The Mammal Gallery is the next major space inside the Museum of Nature. One of the first things one sees is this display. Taxidermied specimens are common throughout, often in diorama settings that are a mixture of artificial topography and painted backgrounds, each set in places within Canada and during different seasons. A mother and cub polar bear are at a hole in the Arctic ice. Unseen from this angle is a seal surfacing for air.
Red foxes are making inroads into the far north as the climate changes. This display case features one with an Arctic fox.
This display features a mother cougar watching over her cubs. Their attention is caught up with a vole on the forest floor.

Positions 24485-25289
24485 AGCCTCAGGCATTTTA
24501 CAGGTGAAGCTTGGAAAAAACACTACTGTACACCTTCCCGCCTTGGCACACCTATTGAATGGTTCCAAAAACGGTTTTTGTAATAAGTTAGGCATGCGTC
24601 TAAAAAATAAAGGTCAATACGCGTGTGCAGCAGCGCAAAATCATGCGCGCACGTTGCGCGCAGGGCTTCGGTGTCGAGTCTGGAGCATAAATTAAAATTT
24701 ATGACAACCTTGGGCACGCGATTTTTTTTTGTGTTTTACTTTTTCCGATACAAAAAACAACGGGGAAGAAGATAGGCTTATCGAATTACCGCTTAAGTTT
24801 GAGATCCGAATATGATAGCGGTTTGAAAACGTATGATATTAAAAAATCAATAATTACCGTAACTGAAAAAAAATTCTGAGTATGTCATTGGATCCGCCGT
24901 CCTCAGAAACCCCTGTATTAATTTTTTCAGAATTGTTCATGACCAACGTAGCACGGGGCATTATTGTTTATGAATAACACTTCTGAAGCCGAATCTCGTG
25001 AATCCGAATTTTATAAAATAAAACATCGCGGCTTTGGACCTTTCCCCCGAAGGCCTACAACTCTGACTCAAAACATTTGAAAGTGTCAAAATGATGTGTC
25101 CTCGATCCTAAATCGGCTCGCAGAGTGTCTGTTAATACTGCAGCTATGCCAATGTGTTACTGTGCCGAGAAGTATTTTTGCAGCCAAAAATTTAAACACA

This one features a pair of Arctic hares.
Two adolescent grizzly bears are seen in this display. Look closely at the bottom of the picture hiding at the rock edge. There's a pika there.
This display features beavers hard at work.
While this one finds a bison squaring off with a wolf pack.
Here we come across a majestic moose.
A herd of pronghorns are in this display, in a setting of the Saskatchewan prairies.
And for today I finish off with this set of Thinhorn Sheep, otherwise called Dall sheep.